I. The isolated individual
It is difficult to talk about the loser, and it is stupid not to. Stupid because there can be no definitive winner and because each of us, from the megalomaniac Bonaparte to the last beggar on the streets of Calcutta, will meet the same fate. Difficult because to content oneself with this metaphysical banality is to take an easy way out, as it ignores the truly explosive dimension of the problem, the political dimension.
Instead of actually looking into the thousand faces of the loser, sociologists keep to their statistics: median value, standard deviation, normal distribution. It rarely occurs to them that they themselves might be among the losers. Their definitions are like scratching a wound: as Samuel Butler says, the itching and the pain only get worse. One thing is certain: the way humanity has organized itself – "capitalism", "competition", "empire", "globalization" – not only does the number of losers increase every day, but as in any large group, fragmentation soon sets in. In a chaotic, unfathomable process, the cohorts of the inferior, the defeated, the victims separate out. The loser may accept his fate and resign himself; the victim may demand satisfaction; the defeated may begin preparing for the next round. But the radical loser isolates himself, becomes invisible, guards his delusion, saves his energy, and waits for his hour to come.
Those who content themselves with the objective, material criteria, the indices of the economists and the devastating findings of the empiricists, will understand nothing of the true drama of the radical loser. What others think of him – be they rivals or brothers, experts or neighbours, schoolmates, bosses, friends or foes – is not sufficient motivation. The radical loser himself must take an active part, he must tell himself: I am a loser and nothing but a loser. As long as he is not convinced of this, life may treat him badly, he may be poor and powerless, he may know misery and defeat, but he will not become a radical loser until he adopts the judgement of those who consider themselves winners as his own.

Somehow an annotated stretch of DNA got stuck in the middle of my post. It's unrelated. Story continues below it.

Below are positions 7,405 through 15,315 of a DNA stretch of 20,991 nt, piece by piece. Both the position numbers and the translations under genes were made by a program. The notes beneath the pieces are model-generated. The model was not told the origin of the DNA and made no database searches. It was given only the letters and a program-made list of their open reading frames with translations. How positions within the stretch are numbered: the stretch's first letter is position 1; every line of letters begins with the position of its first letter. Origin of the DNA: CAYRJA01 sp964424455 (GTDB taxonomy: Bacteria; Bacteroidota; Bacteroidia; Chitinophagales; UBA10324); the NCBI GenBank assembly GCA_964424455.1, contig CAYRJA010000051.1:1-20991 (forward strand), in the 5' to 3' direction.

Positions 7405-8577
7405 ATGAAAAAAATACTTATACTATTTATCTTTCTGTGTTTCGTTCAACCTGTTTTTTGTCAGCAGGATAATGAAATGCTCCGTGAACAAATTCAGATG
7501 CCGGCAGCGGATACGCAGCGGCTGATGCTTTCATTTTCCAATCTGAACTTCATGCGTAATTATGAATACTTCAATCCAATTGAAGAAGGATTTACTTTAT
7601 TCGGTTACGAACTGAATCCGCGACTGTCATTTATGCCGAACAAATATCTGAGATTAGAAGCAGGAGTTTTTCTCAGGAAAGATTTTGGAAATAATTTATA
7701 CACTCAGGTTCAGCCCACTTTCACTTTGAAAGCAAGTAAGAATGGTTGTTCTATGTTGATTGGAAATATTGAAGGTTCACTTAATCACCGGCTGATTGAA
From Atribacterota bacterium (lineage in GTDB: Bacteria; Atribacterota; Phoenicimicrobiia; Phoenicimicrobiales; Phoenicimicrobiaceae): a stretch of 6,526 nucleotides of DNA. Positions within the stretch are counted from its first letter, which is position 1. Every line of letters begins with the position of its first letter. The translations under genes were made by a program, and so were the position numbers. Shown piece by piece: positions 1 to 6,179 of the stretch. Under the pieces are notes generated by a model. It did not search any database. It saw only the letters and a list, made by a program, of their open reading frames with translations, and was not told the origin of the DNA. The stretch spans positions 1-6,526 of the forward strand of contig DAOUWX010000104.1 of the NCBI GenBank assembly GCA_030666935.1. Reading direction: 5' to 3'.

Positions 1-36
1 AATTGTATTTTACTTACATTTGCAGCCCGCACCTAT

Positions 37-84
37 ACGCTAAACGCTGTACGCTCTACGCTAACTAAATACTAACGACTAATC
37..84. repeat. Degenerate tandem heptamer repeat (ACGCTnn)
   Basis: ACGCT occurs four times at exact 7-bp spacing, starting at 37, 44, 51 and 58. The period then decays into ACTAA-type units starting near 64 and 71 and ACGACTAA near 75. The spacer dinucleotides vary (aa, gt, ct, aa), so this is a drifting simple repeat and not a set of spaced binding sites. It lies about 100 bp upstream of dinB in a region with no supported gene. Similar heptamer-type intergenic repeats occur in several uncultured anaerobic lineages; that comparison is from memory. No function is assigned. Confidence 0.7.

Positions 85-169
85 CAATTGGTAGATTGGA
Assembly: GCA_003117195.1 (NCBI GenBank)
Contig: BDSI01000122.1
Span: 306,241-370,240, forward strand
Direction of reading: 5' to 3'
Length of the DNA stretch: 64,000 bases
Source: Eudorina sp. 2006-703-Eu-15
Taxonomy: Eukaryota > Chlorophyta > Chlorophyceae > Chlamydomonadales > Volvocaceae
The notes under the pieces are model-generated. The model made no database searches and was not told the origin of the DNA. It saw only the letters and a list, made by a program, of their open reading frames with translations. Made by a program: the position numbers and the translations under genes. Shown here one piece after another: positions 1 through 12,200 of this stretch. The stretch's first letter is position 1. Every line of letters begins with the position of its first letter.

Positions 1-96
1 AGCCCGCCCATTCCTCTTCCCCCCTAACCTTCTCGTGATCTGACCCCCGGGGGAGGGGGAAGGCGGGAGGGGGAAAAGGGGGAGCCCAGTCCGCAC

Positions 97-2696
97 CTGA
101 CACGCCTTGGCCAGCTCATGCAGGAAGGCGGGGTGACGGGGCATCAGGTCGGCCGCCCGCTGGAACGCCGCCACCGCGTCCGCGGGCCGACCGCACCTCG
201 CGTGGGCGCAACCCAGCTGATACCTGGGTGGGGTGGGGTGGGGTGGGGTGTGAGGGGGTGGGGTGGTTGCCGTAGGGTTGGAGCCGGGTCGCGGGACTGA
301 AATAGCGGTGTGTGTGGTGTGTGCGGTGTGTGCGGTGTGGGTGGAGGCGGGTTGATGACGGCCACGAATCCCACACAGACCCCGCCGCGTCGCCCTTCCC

Since before the attack on the World Trade Center, political scientists, sociologists and psychologists have been searching in vain for a reliable pattern. Neither poverty nor the experience of political repression alone seem to provide a satisfactory explanation for why young people actively seek out death in a grand bloody finale and aim to take as many people with them as possible. Is there a phenotype that displays the same characteristics down the ages and across all classes and cultures?
No one pays any mind to the radical loser if they do not have to. And
the feeling is mutual. As long as he is alone – and he is very much
alone – he does not hit out. He appears unobtrusive, silent: a
sleeper. But when he does draw attention to himself and enter the
statistics, then he sparks consternation bordering on shock. For his
very existence reminds the others of how little it would take to put
them in his position. One might even assist the loser if only he would
give just up. But he has no intention of doing so, and it does not look
as if he would be partial to any assistance.